A friend of mine was demonstrating a number of Brazilian Jiu-Jitsu moves to me the other day, in support of his argument that you are most effective in self-defense when you are calm. If you are in a head lock, for instance, you are wise not to focus on the points of restriction that you can do nothing about. Staying calm allows you to identify what can be moved, leveraged and therefore employed in the accomplishment of your aims. The demonstration was enlightening, as the principle holds true on the physical, mental and emotional levels.
Oddly enough, calmness is a potent state of being. Calmness is far from inertness or impotence, in fact it is an activated field in which brilliance and wisdom emerge. Panic or agitation greatly narrow your field of vision and in turn, limit your options. Unfortunately, the limited options you face are rarely the most desirable or effective.
You may have “lost your cool” once or twice in your lifetime, in the face of an enemy or a frustrating circumstance. An honest review of what followed is likely to reveal a loss of clear thought and possibly foolishness in action. This is frequently at the root of the regrets in life. “If only I had kept my wits about me” you might lament, “and I would have seen more clearly that the course I was on was foolish and only likely to compound the situation.”
William George Jordan describes why the typical approach to injustice is flawed in this brilliant excerpt from his book “The Majesty of Calmness”:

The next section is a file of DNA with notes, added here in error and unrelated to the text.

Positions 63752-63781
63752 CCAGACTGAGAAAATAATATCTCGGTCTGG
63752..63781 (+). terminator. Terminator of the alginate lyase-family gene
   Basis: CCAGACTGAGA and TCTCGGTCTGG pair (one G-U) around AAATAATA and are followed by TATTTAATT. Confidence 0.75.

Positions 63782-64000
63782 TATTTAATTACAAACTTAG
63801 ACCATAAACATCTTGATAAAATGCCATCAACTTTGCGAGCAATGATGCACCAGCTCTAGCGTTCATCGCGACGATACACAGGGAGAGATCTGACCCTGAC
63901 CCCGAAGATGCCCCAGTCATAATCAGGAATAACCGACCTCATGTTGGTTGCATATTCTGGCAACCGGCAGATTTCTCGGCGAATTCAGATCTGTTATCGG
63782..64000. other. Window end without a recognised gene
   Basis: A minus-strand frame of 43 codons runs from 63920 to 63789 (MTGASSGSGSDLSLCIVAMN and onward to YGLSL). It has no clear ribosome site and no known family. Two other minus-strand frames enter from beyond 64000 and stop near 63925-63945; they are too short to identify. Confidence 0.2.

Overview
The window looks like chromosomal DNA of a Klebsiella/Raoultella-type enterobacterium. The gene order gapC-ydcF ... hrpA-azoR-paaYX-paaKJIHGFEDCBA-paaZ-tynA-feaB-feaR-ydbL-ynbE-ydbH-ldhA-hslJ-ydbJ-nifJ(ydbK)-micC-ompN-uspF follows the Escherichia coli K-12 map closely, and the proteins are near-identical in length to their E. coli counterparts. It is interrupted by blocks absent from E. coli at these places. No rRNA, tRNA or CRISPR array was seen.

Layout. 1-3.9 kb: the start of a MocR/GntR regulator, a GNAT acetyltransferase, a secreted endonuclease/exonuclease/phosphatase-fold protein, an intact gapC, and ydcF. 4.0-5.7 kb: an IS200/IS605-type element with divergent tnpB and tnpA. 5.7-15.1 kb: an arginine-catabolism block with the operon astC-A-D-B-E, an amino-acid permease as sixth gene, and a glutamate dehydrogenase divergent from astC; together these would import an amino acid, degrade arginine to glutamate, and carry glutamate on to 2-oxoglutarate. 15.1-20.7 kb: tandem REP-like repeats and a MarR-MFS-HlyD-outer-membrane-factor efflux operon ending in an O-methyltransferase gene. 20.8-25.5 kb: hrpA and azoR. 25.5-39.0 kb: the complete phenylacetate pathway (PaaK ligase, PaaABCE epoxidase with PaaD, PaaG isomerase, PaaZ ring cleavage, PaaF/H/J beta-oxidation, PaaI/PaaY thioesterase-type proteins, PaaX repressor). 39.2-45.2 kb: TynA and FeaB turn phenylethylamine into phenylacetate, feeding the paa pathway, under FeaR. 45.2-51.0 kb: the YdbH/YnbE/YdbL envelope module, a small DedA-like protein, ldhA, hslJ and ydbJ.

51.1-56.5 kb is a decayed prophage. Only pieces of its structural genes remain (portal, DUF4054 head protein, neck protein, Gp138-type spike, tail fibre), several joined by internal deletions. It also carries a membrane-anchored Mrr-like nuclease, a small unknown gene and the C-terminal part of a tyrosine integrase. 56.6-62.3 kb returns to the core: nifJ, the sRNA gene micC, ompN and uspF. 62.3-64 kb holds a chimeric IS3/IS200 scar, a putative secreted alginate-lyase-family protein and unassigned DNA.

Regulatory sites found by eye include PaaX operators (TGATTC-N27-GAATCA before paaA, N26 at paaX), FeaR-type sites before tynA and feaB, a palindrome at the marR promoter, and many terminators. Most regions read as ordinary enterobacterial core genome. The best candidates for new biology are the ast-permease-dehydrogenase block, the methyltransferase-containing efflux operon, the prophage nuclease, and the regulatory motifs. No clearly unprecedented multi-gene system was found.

“When the tongue of malice and slander, the persecution of inferiority, tempts you for just a moment to retaliate, when for an instant you forget yourself so far as to hunger for revenge,–be calm. When the grey heron is pursued by its enemy, the eagle, it does not run to escape; it remains calm, takes a dignified stand, and waits quietly, facing the enemy unmoved. With the terrific force with which the eagle makes its attack, the boasted king of birds is often impaled and run through on the quiet, lance-like bill of the heron. The means that man takes to kill another’s character becomes suicide of his own.
No man in the world ever attempted to wrong another without being injured in return,–someway, somehow, sometime. The only weapon of offence that Nature seems to recognize is the boomerang. Nature keeps her books admirably; she puts down every item, she closes all accounts finally, but she does not always balance them at the end of the month. To the man who is calm, revenge is so far beneath him that he cannot reach it,–even by stooping. When injured, he does not retaliate; he wraps around him the royal robes of Calmness, and he goes quietly on his way.
When the hand of Death touches the one we hold dearest, paralyzes our energy, and eclipses the sun of our life, the calmness that has been accumulating in long years becomes in a moment our refuge, our reserve strength.
The most subtle of all temptations is the seeming success of the wicked. It requires moral courage to see, without flinching, material prosperity coming to men who are dishonest; to see politicians rise into prominence, power and wealth by trickery and corruption; to see virtue in rags and vice in velvets; to see ignorance at a premium, and knowledge at a discount. To the man who is really calm these puzzles of life do not appeal. He is living his life as best he can; he is not worrying about the problems of justice, whose solution must be left to Omniscience to solve.”
My great hope is that through these words today you might be wise enough not to be the agent of your own undoing. Millions have tried to circumvent this basic natural law, but like all laws of living, they cannot be bent or broken by man’s will. Respect and cooperate with those laws and you will discover fulfillment, happiness and inner peace. Break them and the books will eventually be settled.